# How to think and deduce optimal strategy move for both Alice and Bob

Question:

Alice and Bob are playing a game on a one-dimensional number line. Initially, Alice is standing at coordinate $$x=a$$ (integer) and Bob is standing at $$x=b$$ (integer) .It is guaranteed that $$a. Alice starts the game by playing the first move. On a turn, a player chooses to move either 0, 2 or 3 units towards their opponent. However, the move must be different from the last move played by them. Both players have all three choices for their first move. The game ends when either:

• A player lands on the spot currently occupied by their opponent. The player is declared the winner in this case.
• A player crosses their opponent and lands beyond them. The opponent is declared the winner in this case.

Given the starting positions of Alice and Bob, determine who wins the game if both of them play optimally.

My progress: What I believed was that there might be a pattern on who might win the game giving a specific distance modulo some number. So let's say distance is $$d$$.

ALICE mindset: As Alice starts first, she wants to maximise all her chance of winning so she calculates all move possible in the beginning which would give her a better win chance. As I don't have a way to think of what will happen for all the possible cases, I started with a move by Alice as 0.

BOB mindset: Now since Bob too wants to maximise his chance of winning, so now he calculates all possible scenarios and consider the best move, I supposed he choosed also 0 . Now next move by Alice should be either 2 or 3. I now realized that if $$d$$ was 5, then surely Bob would win since Alice whatever she do, Bob can just do a move of $$5-$$the move Alice did. So I thought maybe this would be the case for all distances of form $$5k$$, but I don't have a proof. If $$d$$ was 4, then I think Bob would win surely since 2 can be the move for A then B would do 2 too. Similarily considering for $$d =1 ,2 ,3$$ but not sure how to generalize for $$d>5$$ .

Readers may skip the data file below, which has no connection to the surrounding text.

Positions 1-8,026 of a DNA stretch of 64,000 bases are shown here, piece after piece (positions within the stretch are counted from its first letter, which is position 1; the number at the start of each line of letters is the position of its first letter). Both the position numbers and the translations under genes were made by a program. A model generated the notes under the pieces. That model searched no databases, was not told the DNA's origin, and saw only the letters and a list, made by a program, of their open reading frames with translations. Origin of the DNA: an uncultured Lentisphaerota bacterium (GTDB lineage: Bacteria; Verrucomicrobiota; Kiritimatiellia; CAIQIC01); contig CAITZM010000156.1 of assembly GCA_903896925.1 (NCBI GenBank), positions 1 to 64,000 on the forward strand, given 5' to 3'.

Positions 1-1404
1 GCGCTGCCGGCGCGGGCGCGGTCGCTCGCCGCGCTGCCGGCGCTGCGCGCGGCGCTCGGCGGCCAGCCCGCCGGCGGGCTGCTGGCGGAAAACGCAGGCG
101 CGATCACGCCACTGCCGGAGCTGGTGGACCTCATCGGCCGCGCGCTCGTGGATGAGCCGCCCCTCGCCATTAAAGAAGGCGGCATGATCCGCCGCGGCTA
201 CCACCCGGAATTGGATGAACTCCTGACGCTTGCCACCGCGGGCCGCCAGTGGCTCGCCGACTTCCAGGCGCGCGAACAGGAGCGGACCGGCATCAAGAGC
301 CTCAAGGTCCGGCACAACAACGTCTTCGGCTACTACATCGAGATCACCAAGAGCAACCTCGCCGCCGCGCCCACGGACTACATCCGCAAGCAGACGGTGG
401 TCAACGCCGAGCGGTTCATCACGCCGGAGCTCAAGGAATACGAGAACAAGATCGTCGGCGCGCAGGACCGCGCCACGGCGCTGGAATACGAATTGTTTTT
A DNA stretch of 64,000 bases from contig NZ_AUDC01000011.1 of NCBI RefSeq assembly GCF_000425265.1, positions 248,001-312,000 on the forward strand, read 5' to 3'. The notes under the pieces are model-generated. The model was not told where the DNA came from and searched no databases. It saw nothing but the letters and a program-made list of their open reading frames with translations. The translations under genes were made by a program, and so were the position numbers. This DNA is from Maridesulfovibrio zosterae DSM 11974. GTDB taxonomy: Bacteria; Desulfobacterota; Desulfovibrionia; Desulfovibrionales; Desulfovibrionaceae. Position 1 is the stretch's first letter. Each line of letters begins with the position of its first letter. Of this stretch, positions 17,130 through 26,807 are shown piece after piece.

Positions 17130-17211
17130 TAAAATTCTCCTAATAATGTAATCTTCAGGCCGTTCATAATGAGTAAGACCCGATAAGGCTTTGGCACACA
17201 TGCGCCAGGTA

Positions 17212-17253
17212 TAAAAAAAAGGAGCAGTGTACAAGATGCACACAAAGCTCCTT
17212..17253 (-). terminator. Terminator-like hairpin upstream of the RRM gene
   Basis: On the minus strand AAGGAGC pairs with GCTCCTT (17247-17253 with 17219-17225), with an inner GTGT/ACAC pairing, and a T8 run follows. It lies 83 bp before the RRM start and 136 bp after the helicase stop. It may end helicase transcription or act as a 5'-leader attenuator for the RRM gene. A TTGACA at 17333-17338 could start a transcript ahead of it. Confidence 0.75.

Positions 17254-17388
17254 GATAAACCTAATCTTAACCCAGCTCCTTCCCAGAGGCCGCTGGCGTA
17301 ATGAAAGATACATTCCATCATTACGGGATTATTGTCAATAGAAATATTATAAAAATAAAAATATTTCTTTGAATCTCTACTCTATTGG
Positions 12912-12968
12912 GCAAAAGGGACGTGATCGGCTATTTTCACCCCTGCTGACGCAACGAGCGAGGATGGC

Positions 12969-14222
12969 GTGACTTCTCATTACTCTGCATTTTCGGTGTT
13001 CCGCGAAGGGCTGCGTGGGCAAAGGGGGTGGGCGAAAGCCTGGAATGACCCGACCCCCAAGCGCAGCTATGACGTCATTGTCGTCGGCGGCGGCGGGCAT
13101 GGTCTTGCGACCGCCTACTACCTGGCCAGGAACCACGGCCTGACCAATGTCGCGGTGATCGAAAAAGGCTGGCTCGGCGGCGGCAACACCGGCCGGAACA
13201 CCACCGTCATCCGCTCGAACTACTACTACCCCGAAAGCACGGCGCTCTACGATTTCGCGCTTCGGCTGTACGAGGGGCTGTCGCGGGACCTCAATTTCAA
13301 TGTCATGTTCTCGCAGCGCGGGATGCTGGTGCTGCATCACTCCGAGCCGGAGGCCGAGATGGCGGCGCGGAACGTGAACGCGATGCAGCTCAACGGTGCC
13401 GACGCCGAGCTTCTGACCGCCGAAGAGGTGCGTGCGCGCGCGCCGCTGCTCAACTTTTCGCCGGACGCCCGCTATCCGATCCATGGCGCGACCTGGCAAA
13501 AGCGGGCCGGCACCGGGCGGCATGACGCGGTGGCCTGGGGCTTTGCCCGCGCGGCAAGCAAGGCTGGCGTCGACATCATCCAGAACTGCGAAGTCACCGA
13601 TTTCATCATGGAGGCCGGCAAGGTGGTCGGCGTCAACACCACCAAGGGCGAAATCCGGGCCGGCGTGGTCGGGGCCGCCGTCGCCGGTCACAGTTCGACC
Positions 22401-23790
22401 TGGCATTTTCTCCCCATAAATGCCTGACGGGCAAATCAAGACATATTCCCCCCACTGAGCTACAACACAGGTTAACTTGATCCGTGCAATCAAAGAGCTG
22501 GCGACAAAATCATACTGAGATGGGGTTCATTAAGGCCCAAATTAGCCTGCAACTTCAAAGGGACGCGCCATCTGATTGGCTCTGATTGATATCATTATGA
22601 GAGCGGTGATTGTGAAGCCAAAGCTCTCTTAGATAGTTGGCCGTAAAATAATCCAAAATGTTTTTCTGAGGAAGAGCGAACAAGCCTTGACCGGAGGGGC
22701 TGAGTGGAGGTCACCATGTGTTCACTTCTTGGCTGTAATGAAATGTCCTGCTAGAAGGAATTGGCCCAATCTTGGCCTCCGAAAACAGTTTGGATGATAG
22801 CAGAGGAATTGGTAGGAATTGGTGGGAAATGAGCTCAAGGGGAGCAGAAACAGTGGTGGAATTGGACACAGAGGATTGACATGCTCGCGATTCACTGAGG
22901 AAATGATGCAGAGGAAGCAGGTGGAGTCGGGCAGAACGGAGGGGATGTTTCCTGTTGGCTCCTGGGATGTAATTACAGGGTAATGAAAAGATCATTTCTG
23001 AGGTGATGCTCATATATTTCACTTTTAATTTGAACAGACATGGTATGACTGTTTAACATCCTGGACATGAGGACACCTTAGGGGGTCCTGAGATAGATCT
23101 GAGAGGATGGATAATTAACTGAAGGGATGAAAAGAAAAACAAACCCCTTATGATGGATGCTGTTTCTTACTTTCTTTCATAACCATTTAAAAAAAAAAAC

In all, my query is how to think of what's the optimal strategy for each player to follow always and why so? Also explain why the strategy of yours is optimal too.

this problem was a part of this https://codeforces.com/gym/445869/problem/F i am just asking the mathematical portion.

like for the case of b-a being 1 its given bob wins as well as for the case of b-a being 5 and 6. but for b-a =94 its given that alice wins the site problem in case anyone needs:

"the move must be different from the last move played by them", this means they must play a move different from the last move played by them only as in if A plays 0 then in next move A can only play 2,3 , similarly for B too . as in if B move 2 then next it can only play among 0,3

**it seems like the answer is this : for d=1 Bob wins ;

for d==2 Alice wins;

for d>=3 and d is 3, 4congruent mod 5 then Alice wins ;

for d>=3 and rest cases Bob wins . ** can anyone prove this ?

• Try for low values of $d$ to get a grasp of the problem, you will quickly find the winning strategy. Also, you can use strategy stealing here, though it is not constructive and not needed here. Commented Jun 13, 2023 at 14:42